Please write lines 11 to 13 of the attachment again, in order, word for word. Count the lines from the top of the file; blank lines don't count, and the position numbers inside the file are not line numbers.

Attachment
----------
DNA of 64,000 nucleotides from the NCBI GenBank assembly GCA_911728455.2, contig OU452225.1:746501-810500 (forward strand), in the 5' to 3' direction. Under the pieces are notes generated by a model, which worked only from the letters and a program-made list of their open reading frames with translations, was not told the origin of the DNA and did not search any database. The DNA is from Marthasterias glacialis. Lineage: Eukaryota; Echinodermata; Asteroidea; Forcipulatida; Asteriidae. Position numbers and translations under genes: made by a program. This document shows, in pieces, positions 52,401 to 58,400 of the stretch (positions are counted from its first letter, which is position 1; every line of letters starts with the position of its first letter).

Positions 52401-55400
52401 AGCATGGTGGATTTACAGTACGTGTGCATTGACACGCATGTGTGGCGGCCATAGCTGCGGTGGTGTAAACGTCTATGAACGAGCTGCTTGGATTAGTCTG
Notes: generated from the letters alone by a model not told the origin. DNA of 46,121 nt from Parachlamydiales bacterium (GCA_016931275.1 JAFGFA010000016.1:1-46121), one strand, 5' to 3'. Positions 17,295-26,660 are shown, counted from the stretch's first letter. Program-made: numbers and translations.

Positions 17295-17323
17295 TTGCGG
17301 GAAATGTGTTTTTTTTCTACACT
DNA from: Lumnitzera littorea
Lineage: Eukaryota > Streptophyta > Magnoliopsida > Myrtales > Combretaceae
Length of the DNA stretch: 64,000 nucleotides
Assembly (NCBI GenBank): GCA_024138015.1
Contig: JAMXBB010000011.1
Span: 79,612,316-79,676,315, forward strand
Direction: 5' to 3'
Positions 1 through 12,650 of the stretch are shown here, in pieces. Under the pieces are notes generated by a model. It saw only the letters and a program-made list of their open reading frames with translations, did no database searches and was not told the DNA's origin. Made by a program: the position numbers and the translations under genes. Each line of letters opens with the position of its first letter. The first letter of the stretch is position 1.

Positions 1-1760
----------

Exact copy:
Assembly (NCBI GenBank): GCA_024138015.1
Contig: JAMXBB010000011.1
Span: 79,612,316-79,676,315, forward strand